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SGI chief outlines roadmap out of mortuary

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Dennis McKenna has been in one of the technology industry's most thankless jobs for five months. No, he's not in Itanium marketing, or even Wikipedia's press officer. The CEO has the task of nursing one of Silicon Valley's most storied names, Silicon Graphics Inc., out of bankruptcy. And as you might expect, he reckons the only way for yesterday's Google is up.

McKenna was in London outlining his plans this week, and he dwelt tantalizingly, and briefly, on some of the issues we've highlighted recently. Particularly Rick Belluzo's brief trail of destruction through the company. But more on that in a moment.

In the early 1990s, SGI was an icon of technological omnipotence. It was feted by politicians and lauded in the popular press as the technology company that had the potential to do anything, and be everywhere. It was simply cleverer and more stylish than any rival, we were told, and had the profits to prove it. SGI filed for bankruptcy protection last month, and its Mountain View offices are now occupied by its successor in the media iconography, Google.

So where did SGI go wrong, then, Dennis?

"SGI made three acquisitions - spent a lot of time integrating them, and they all were sold... They bought high and sold low."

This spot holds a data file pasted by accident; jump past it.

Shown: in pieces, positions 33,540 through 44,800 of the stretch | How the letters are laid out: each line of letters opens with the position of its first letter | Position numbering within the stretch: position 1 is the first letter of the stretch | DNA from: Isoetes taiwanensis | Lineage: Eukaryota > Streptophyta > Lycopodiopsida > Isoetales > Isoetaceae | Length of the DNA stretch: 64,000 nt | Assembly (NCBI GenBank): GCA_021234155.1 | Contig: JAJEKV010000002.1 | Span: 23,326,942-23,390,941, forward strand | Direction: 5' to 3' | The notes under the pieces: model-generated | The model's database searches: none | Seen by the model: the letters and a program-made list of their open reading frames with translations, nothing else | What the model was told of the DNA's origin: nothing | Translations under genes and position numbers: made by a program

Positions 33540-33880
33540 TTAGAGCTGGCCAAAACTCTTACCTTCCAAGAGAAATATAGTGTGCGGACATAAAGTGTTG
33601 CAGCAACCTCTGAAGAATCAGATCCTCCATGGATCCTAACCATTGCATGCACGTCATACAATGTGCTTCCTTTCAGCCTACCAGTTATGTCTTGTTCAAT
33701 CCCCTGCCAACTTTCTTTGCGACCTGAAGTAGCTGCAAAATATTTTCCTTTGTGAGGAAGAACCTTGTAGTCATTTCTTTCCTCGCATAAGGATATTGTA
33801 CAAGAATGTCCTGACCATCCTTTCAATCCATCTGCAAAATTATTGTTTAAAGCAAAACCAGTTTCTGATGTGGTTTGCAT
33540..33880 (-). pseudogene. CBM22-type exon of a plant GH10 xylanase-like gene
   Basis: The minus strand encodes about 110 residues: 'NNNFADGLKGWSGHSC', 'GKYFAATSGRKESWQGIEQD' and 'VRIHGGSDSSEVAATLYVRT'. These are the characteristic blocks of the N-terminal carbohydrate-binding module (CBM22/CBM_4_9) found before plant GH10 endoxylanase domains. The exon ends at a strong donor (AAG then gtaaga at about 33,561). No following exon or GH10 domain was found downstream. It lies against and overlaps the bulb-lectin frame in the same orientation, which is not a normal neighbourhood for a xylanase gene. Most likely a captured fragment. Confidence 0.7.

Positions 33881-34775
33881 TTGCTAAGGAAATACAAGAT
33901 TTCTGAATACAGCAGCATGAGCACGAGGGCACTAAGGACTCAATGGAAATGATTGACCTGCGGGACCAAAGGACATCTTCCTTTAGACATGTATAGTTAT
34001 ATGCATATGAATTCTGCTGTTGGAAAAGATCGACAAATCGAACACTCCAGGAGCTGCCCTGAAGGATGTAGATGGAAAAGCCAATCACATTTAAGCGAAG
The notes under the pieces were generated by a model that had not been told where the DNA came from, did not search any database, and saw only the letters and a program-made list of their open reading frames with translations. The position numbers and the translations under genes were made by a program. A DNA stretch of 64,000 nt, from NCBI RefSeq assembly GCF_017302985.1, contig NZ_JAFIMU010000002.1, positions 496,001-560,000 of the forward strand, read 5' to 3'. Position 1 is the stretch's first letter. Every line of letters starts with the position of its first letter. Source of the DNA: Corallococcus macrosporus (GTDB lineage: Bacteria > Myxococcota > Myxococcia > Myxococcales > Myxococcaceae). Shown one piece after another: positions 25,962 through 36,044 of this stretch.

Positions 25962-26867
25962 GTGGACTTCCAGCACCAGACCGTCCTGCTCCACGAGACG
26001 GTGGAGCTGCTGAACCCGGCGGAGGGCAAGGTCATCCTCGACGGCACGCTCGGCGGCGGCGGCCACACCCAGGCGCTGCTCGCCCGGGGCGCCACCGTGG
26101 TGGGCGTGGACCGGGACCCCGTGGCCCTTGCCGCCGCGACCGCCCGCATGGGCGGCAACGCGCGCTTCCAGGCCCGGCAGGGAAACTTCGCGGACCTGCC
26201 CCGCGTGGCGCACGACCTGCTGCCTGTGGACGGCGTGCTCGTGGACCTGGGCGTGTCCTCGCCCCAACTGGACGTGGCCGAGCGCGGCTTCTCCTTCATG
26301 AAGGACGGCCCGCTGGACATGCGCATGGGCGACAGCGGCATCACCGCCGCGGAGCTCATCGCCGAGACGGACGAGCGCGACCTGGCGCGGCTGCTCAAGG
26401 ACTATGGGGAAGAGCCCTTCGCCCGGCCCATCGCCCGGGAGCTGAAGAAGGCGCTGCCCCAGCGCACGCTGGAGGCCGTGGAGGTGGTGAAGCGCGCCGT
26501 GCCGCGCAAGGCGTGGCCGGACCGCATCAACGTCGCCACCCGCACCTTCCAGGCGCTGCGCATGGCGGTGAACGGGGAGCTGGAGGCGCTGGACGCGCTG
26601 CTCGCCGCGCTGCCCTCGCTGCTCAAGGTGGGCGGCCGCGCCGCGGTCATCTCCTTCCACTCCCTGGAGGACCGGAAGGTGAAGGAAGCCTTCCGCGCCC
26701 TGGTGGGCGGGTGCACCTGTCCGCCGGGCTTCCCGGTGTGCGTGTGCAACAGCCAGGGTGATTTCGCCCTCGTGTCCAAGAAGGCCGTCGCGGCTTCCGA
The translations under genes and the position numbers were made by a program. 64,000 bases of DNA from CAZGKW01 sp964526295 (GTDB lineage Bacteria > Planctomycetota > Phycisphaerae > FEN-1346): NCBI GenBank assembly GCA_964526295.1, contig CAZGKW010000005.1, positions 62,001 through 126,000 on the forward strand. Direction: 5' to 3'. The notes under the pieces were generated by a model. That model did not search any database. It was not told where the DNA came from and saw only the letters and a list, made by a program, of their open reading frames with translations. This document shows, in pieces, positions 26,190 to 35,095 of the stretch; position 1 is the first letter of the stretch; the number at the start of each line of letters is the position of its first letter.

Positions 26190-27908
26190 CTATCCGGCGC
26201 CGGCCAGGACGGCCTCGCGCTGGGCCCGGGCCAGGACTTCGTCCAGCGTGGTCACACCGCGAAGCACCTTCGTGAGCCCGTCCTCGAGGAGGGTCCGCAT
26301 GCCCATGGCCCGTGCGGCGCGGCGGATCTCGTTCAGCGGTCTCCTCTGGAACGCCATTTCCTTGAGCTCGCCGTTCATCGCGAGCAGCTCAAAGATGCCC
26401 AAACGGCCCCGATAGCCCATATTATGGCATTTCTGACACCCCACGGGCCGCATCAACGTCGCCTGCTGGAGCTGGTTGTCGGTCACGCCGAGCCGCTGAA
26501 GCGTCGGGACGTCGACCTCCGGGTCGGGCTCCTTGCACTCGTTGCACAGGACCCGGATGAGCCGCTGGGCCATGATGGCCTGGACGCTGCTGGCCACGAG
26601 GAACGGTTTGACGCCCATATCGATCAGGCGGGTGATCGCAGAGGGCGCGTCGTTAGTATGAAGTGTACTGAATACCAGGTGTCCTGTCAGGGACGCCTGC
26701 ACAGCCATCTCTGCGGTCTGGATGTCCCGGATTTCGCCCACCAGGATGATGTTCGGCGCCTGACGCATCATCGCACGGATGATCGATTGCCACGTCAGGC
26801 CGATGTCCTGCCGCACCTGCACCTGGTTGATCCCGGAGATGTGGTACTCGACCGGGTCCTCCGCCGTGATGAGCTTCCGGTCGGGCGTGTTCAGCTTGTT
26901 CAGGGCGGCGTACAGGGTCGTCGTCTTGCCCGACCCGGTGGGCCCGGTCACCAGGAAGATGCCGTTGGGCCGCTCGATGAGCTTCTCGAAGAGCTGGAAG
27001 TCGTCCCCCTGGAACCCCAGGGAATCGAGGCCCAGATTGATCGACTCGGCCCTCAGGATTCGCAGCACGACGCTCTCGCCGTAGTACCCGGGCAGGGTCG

SGI also abandoned its MIPS architecture for Itanic - although McKenna was careful not to give the impression that he thought IA-64 was a dead end. SGI sold just 230 IA-64 systems in the last quarter, down from 244 a year earlier.

SGI was bullish about Intel roadmaps now, and thought its loyalty would finally begin to pay dividends.

"Opteron has won the last twelve months' fashion show. But people don't make buying decisions based on the past. We think Intel's Woodcrest..." - and brace yourselves, here, dear readers - "... will take Opteron to the woodshed."

(We wish we hadn't heard that either)

"We will see what will happen in two years," he added, sounding a fairly pragmatic note of caution.

It's clear, however, that McKenna sees much more growth in commodity Intel chips than in the boutique 64-bit behemoth. SGI's future is in bundled clusters, tuned for vertical markets.

Which verticals? Archiving and storage, he said. Storage was SGI's best kept secret he claimed, something that's been true for a long time. Selling the kit has always been the problem.

We wondered why with the post 9/11 "pork boom" - government defense contracts focusing on data mining - as well as an added urgency to the business of energy resources exploration, SGI hadn't capitalized on what should have been a promising time in its traditional markets?

SGI had been outdone by cheaper solutions, McKenna said, bluntly. But some customers had tried commodity Linux clusters and just didn't get the performance. Collaborative tools also offered SGI some potential growth.

Now to the interesting bit.

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